Git is a great tool for managing source code, and is very flexible in what you can do with it. Puppet is great for configuration management, and can be used to great effect for automating the provisioning of software onto machines.

I have been using puppet at work for a year or so now in the automation of server builds in our internal cloud. A few months ago I decided that it would make sense to use it at home to standardise my PC builds and make it easy to make changes to one machine and have that change propagate out to the others. I use git at home for my personal projects (Bitbucket for private stuff, GitHub for stuff I share) and one of the Puppet deployment methods that has come about in the last year or so is the so called Masterless Puppet, where code is pushed to a bunch of machines using git.

Incidentally this also works great for deploying arbitrary code - for example a website - to a bunch of servers.

The typical setup for this is as follows. For each machine you want to deploy to:

  1. Set up an empty git repo with git init --bare.
  2. Write a git post-receive hook that will archive the current state of the repos master branch and unpack it in the puppet location, and then run puppet apply
git archive --format=tar master | (cd /etc/puppet; tar -x)

On your "master" machine - which with git being distributed can be any machine you happen to be developing on, you need to set up your remote. Add the following to the .git/config file:

[remote webservers]
    url = ssh://git@server1/puppet
    url = ssh://git@server2/puppet

This works pretty well. You deploy to each of the machines in your remotes list by simply running git push webservers and git runs through the list of URLs in the remote and pushes to each.

The downside to this approach is if you want to roll back code. It would be nice to be able to roll back the master branch to a particular commit without a horde of messy revert commits. With git you can move the head back to a particular commit easily using git reset --hard a4d779c for example, or to a tag if you have been tagging your code - git reset --hard 1.4.2.

The issue is that git's post-receive hooks don't fire for this sort of change. Nothing is received, hence no hook is fired.

The Phoenix Script

Cue the Phoenix script, a post commit hook that destroys itself before rebuilding itself again from the ashes. It is in essence a post-receive hook which is held outside of the git repo and symlinked in, which performs the following steps when run.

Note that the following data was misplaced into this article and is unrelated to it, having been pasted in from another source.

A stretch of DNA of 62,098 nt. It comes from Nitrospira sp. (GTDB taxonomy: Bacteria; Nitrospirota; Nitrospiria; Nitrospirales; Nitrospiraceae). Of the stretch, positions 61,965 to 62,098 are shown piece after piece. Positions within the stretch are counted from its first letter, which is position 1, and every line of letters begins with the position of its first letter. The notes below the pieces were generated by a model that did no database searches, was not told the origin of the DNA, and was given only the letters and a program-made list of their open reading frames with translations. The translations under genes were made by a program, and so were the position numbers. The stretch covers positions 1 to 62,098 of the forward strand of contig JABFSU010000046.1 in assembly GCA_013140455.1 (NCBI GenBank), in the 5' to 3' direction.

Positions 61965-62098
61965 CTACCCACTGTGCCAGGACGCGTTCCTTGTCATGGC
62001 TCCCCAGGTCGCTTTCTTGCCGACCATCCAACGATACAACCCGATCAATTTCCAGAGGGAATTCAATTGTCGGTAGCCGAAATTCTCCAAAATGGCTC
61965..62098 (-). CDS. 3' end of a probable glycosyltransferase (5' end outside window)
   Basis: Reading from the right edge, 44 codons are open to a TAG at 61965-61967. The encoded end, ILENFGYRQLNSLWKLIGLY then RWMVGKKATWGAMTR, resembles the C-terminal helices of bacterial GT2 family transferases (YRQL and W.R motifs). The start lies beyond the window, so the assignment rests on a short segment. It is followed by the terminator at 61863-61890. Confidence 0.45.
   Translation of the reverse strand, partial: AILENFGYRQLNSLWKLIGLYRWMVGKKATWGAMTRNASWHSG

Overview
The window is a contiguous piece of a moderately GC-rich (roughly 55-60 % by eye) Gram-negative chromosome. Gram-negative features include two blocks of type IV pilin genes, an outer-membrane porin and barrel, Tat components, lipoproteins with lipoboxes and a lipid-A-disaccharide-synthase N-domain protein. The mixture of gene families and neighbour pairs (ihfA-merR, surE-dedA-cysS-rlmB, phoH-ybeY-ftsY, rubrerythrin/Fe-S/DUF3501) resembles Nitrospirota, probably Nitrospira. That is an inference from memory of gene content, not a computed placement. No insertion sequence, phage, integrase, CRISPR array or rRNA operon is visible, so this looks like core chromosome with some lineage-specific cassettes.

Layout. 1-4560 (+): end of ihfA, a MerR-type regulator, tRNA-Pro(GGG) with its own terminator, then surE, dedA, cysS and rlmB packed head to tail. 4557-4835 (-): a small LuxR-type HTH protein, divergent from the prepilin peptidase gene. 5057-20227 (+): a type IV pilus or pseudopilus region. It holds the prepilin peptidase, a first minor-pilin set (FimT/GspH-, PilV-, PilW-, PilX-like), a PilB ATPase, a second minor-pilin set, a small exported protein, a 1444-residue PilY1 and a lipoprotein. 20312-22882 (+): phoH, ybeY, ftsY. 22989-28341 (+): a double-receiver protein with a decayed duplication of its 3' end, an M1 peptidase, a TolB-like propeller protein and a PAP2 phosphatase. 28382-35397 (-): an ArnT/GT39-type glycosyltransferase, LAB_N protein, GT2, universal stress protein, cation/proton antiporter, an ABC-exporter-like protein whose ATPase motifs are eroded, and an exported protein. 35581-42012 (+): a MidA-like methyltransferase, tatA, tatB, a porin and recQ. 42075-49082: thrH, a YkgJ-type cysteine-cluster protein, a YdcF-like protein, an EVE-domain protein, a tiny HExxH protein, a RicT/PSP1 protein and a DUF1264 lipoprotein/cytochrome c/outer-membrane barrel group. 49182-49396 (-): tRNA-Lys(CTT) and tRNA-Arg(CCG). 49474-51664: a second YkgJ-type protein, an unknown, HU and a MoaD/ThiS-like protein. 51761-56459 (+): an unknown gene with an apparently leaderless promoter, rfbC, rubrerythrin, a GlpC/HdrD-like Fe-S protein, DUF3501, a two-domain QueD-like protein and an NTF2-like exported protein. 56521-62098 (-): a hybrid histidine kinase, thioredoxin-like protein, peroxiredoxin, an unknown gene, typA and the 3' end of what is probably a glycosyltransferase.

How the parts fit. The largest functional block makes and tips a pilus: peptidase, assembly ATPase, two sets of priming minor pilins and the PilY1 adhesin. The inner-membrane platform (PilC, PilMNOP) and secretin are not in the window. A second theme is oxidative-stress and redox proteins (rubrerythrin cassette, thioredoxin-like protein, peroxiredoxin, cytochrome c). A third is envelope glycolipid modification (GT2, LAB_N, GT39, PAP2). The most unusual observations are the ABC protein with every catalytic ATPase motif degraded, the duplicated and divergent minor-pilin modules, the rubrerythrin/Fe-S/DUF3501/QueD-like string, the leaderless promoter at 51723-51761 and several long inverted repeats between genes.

1. Archive off the code to the relevant location as above.
  2. Run puppet.
  3. Delete the git repository.
  4. Create a new bare repository in the same location.
  5. Symlink itself into the .git/hooks directory.

The code itself looks like this:


rm -rf $PUPPET_DIR/*
git archive --format=tar master | (cd $PUPPET_DIR; tar -x)
puppet apply $PUPPET_DIR/manifests/site.pp

rm -rf $GIT_REPO
mkdir $GIT_REPO
git init --bare
ln -s $PHOENIX $GIT_REPO/.git/hooks/post-receive

This has the advantage that whenever you push, the code will get checked out and placed in the appropriate directory, even if no commits have been made, just references (i.e. the master pointer) has been moved.

The main disadvantage to this approach is that you are having to send the entire repo over to each server every time you push. This is not a major issue if your codebase is small, but with a large infrastructure and large puppet deployment this could take quite a lot of time.

Puppet Librarian and R10K

There are two tools which can mitigate this overhead, and have the advantage of organising your puppet modules in a better way than keeping everything in one repository. This method has three parts.

Firstly, you need to create a git repo for each module in your codebase. This step has several advantages by itself. Teams can work on different modules without treading on each others toes. Modules can be shared on GitHub or the like for other developers to use and enhance.

The second step is to create a Puppetfile which is effectively a shopping list of the modules you are interested in. You tell it which modules you want, their git locations if pulling directly from git (they are downloaded from the Puppetforge otherwise), and which version you want (for git repos this can be any arbitrary commit hash, branch or tag).

You then add a call to r10k from your Phoenix script. r10k reads the Puppetfile and will download all modules referenced into your modules directory.

The net effect of this is that the repo that I push to each server isn't the entire puppet codebase, but a small repo which contains a Puppetfile readable by the r10k tool and some hiera configuration. This means that the push always delivers the correct Puppetfile and hiera data, but the other modules that are brought in by r10k are cached. See for more details on r10k and for librarian puppet which was the project which first defined the Puppetfile and the method for pulling modules down from this definition.


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